7. I got that, I was responding to the spelling. Anyways, the 1922 Old Pal recipe pre-dates this mention and specifies dry vermouth. Whether there's something older that contradicts this, and goes back closer to 1878 (as alluded to in Barflies & Cocktails) has yet to ascertained however let's say for argument's sake it did (and I'm beginning to think there may be something in this) it would make sense the Old Pal first called for sweet vermouth and later evolved to dry vermouth similar to drinks such as the Martini and Martinez. Some key dates worth considering to fit the pieces together; 1878 - Old Pal alleged to have been created by Sparrow Robertson at the Old Powderhall Foot Races (see 1927) 1887 - New York Herald in Paris founded on 4th October 1890 - Harry MacElhone born in Dundee, Scotland 1911 - Harry MacElhone opens Harry's New York Bar in Paris 1921 - William Harrison "Sparrow" Robertson joins the NY Herald in Paris 1922 - Oldest known recorded recipe for the Old Pal found in Harry's ABC of Mixing Cocktails along with this line, "The drink was created by "Sparrow" Robertson, the Sporting Editor of the New York Herald in Paris." 1923 - MacElhone takes over ownership of Harry's New York Bar 1927 - Barflies & Cocktails attributes the drink to the same "Sparrow" Robertson with the following description, "I remember way back in 1878, on the 30th of February to be exact, when the Writer was discussing this subject with my old pal "Sparrow" Robertson and he said to yours truly, "get away with that stuff, my old pal, here's the drink I invented when I fired the pistol the first time at the old Powderhall foot races and you can't go wrong if you put a bet down on 1/3 Canadian Club, 1/3 Eyetalian vermouth, and 1/3 Campari." and then he told the Writer that he would dedicate this cocktail to me and call it, My Old Pal." Anything and everything I've found relating to a Powderhall foot race which dates back to 1870 (now known as the New Year Sprint) relates to a yearly event held in Edinburgh. Taking into account that Campari hadn't made the US in 1878, that this Sparrow chap seems to have been fairly prevalent when it comes to athletics, and given his stature in the sport, would it be right to assume Sparrow a guest at the 1878 race in Edinburgh and that's where it was created? Or was there a similarly named race elsewhere. Must look into this... I also found this line interesting - "Everyone from Hemingway to The Prince of Wales was "My Old Pal" to Sparrow."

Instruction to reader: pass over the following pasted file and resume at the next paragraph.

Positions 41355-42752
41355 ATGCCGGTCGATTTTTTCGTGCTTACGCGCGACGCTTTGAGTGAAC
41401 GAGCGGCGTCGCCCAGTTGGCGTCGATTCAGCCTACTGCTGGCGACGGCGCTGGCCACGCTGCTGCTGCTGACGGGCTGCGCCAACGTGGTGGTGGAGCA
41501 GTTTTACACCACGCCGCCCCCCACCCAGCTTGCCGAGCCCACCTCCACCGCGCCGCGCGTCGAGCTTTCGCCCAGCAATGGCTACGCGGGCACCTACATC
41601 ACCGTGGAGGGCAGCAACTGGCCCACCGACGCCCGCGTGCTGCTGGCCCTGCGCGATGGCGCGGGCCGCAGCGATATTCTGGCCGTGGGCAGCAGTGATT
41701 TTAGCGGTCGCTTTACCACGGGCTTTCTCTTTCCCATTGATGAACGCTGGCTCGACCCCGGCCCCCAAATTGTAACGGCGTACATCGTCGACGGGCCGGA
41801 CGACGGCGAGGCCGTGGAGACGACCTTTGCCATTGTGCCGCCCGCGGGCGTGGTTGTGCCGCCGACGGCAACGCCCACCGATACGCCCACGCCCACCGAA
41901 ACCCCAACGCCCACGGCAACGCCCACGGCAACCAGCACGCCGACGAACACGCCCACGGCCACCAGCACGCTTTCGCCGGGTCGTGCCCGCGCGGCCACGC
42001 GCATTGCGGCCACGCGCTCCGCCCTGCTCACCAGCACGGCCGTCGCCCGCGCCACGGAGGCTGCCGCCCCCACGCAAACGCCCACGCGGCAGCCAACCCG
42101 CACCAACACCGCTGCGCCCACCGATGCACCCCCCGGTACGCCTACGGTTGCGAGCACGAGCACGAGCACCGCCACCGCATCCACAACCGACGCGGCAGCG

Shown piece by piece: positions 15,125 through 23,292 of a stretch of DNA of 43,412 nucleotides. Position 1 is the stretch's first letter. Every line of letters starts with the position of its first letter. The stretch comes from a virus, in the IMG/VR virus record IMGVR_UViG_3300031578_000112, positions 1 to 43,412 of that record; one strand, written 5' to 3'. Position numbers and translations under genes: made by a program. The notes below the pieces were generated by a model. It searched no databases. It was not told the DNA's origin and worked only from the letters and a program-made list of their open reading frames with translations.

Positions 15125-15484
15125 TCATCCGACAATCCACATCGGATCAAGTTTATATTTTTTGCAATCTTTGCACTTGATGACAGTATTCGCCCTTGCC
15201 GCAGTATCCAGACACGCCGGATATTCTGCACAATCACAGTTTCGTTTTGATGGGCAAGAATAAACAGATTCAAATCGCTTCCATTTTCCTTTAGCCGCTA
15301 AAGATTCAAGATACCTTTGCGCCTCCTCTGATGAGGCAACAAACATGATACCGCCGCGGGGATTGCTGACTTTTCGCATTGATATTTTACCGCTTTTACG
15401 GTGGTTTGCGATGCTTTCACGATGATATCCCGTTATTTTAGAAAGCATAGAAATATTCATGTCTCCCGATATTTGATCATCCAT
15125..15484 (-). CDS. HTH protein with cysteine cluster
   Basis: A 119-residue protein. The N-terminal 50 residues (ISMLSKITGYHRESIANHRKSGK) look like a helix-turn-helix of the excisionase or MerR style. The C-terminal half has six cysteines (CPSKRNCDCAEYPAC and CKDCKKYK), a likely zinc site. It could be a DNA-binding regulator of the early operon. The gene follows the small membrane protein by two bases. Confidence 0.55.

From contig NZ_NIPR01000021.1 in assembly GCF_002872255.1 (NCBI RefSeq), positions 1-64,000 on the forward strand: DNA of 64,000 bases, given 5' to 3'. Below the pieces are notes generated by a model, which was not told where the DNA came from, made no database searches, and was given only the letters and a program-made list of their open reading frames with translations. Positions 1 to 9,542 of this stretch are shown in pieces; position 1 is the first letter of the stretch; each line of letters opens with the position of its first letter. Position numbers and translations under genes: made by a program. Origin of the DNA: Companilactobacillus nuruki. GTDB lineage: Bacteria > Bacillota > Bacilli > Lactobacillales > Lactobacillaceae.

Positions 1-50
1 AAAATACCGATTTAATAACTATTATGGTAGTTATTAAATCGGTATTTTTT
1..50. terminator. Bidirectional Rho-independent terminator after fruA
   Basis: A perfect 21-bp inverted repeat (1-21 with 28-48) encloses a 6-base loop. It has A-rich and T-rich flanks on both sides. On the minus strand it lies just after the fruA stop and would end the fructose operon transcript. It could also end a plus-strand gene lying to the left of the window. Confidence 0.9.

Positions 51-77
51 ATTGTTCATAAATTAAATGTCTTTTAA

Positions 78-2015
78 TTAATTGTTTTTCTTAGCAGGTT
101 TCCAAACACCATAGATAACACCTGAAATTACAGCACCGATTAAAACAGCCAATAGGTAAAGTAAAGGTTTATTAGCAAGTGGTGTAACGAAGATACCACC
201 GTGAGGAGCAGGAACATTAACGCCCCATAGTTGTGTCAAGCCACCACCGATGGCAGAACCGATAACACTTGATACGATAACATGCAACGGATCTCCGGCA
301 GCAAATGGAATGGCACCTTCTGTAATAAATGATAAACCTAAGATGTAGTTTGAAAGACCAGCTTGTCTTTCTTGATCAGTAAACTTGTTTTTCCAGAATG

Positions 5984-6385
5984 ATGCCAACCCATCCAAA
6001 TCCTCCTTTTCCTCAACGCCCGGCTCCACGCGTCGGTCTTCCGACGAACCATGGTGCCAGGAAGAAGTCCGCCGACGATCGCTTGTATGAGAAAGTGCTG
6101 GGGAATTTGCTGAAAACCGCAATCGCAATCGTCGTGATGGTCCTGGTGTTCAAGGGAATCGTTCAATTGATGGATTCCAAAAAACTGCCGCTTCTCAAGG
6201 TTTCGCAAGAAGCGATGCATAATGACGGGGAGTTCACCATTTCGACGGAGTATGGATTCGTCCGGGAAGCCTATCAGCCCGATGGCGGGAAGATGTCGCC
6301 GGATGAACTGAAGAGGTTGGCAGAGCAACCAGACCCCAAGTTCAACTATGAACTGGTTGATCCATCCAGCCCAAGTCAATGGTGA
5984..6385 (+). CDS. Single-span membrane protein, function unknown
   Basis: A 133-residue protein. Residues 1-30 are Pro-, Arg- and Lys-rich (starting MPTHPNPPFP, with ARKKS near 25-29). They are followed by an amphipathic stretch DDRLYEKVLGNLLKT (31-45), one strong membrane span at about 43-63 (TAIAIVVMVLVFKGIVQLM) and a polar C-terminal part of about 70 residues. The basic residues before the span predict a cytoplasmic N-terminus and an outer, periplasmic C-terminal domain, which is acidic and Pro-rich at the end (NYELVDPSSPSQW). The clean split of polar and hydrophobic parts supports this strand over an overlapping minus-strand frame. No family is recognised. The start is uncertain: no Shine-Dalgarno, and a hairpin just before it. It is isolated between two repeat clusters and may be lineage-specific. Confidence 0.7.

8. No problem. The full quote is extremely interesting (and something I have been looking into) as it suggests to me the Old Pal dates back to 1878 and pre-dates the Negroni by quite some time?!? Haha. At a guess, and judging by the tone of the appendix, the spelling is a humorous stab at his pronunciation of Italian. It certainly makes sense as there are too many recipes calling for either Canadian or bourbon for them to have been very close in taste/flavour.
  9. Again I'd say it's not just the vermouth, it's both*. The various Old Pal recipes from around that period call for Canadian Whiskey or Rye (with dry vermouth), and the Boulevardier is/was Bourbon (with sweet vermouth). Like other drinks I'd fully expect their to have been some form of evolution or change across different books but every one I own or have access to detail these specifics (with these same ratios). Possibly a bigger difference between Canadian and bourbon at that time?